Great news and innovation for frequent travellers

EU extends the use of electronic devices on planes

ipad-on-planeMany of us fly somewhere every week in our work, and we are told to turn off all electronic gadgets. Or at least those gadgets with an “on/off switch,” as so many flight crew clarify for us. Some of us comply. I fly so frequently that I often forget to do it. Interestingly, the regulators allows for flight crews to use tablet computers, and has allowed crews to use electronic flight bags since the 1990s to replace the huge paper aircraft manuals. And guess what? These planes all have WiFi.

Now finally the air traffic regulators have made up their mind to allow us travellers to use technical gadgets throughout flights. By the end of October, the US Federal Aviation Administration(FAA) announced that airlines can expand passenger use of tablets and other personal electronic devices to all phases of flight — including take-off and landing.

Then yesterday the EU’s Aviation Safety Agency (EASA) has updated its guidance on the use of portable electronic devices on board aircrafts, including smartphones, tablets and e-readers. It confirms that these devices may be kept switched on in "Flight Mode" (non-transmitting mode) throughout the journey (including taxiing, take-off and landing) without a risk to safety. The development is a good sign, ultimately, not just for passengers, but also for airlines, which can offer flights with one less layer of frustration. Frequent fliers rejoice.

What does this all mean for my next flight?

It is up to every airline to update their operating rules now. According to the EU press release, many are expected to do so in the coming weeks.


Flight mode "on"

Flight mode "off"

On the ground (taxiing)

YES, but do pay attention to the safety briefing and stow away heavy items before take-off







YES but only in WiFi equipped aircraft, like the Norwegian fleet, and when crew allows it









More great news

There is more great news for frequent travellers this autumn. We have all been on a crowded plane, tired after a long day of work meetings or in need to concentrate to get some work done on our laptops. However this may be difficult with the noise level in the aircraft and sometimes with screaming babies in the next seat.

What’s the solution? I slip on my Bose QuietComfort 1.5 noise-cancelling headphones to put the world around me on mute. Noise cancelling headphones use microphones to listen to the incoming sound, then some fancy processing creates inverse waves which get fed back into the headphones. These inverse waves cancel out the ambient sound.

I have had the QuietComfort 1.5 for years and they have become a trusted companion traveller. However these headphones are bulky to keep in the laptop bag and the batteries do not last long, and when I wear them for long-haul flights, they start to feel uncomfortable after some hours.

This autumn there is a new option available. The new QuietComfort 20 from Bose are the company´s first in-ear noise cancelling headphones. They deliver a stunning breakthrough in noise reduction, audio performance and comfort, and offer two ways to listen – one to shut out the world, and one to keep you connected. They fit in your pocket, weigh close to nothing, and rival the performance of the much larger over-the-ear headphones.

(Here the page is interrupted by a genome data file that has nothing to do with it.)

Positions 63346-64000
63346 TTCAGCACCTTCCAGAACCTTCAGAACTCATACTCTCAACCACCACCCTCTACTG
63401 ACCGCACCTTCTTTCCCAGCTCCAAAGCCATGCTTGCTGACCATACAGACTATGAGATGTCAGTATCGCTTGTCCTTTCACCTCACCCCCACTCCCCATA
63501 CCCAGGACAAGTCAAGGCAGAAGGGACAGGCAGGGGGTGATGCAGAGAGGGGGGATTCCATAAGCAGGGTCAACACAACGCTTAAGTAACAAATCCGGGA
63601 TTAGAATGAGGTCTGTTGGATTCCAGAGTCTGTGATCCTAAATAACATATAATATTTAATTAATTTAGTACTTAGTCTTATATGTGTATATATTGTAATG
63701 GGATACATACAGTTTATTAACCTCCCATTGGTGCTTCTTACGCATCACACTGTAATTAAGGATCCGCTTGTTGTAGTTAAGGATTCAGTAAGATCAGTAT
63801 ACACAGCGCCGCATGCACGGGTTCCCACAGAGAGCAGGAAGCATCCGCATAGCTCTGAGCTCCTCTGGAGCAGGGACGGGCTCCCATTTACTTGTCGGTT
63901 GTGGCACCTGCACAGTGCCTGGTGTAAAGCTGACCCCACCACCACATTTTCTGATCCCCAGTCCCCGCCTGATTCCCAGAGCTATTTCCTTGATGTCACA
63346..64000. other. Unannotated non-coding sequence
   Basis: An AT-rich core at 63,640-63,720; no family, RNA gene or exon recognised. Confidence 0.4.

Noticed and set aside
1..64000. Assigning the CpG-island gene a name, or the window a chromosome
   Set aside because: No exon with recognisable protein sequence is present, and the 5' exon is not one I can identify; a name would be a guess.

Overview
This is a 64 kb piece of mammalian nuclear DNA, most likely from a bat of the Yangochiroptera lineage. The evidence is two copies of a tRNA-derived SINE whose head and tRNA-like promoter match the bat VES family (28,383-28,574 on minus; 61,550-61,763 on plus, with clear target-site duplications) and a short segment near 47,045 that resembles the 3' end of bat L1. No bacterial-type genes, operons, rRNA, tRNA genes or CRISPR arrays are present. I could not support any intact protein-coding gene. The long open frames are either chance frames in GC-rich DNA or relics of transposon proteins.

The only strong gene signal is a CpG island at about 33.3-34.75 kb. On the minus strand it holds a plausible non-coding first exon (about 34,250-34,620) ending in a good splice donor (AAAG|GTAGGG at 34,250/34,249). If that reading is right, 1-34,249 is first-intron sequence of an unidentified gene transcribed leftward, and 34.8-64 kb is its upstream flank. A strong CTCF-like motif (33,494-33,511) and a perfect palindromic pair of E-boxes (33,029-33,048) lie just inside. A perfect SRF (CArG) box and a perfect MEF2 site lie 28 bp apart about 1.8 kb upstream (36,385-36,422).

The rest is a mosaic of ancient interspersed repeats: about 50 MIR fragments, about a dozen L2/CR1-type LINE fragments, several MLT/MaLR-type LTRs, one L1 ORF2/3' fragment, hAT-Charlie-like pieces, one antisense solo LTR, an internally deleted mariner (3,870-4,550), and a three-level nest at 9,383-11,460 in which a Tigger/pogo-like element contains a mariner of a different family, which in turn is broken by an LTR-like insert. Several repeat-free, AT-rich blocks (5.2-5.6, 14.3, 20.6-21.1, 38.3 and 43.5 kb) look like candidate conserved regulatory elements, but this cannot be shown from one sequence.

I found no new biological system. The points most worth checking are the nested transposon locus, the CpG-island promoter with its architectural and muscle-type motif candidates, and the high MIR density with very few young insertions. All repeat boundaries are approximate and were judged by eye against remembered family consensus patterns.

There is no audio company more recognizable than Bose. Most people would be hard pressed to name more than a handful of other speaker companies. This is largely because Bose advertises vastly more than any other audio company. As an audiophile, I have over the years bought several of their laptop and stand alone speakers and the QuietComfort 1.5 headset. Then last week I tested the QuietComfort 20 in an airport shop, and I was surprised. They sound much better than the larger headphones, feel totally non-intrusive on the ear and the battery recharges via micro USB. The QuietComfort 20 headphone will for sure be the next gadget I will get with frequent flyer miles, once Lufthansa starts to offer them in their inflight shopping catalogue.

Bose has been making noise cancelling headphones for a long time and while the headphones offer a nice way to escape the chaos and immerse oneself in hi-fidelity audio during flights, that’s not the reason they were invented. But it did start with airplanes.

Amar BoseOn a flight home from Zurich in 1978, Dr. Amar Bose tried an early set of electronic headphones that were new on-board for passenger entertainment. According to legend he could barely hear anything with the overwhelming cabin noise. This experience sent Bose on a path that would redefine audio performance and comfort over the next few decades. He returned to Boston and set up a research program at Bose Corporation, which he founded years earlier in 1964, to investigate how ambient noise could be reduced with active noise cancellation. The Bose Corporation had been with a set of guiding principles centered on research and innovation and now took on the new challenge of noise reduction.

The Noise Reduction Technology Group (NRTG) grew out of that program, and after fifteen years, in 1989, Bose introduced their innovation, the first noise-reduction headset, which was appropriately designed for the aviation industry. These days, Bose faces competition from Sennheiser, Sony and Philips the noise-cancellation market, but its position as pioneer of the industry makes it the market leader.

Below is a video interview with Sherwin Greenblatt, the former CEO of Bose Corporation,  on the difference between creating a product and creating a company with a long lasting sweetspot position.

1 comment

  1. That sounds like a really great example of innovation. I am a frequent flier, as well. Sometimes I forget to turn off all my devices, too. I hope this flight regulations apply to all parts of the globe, soon.

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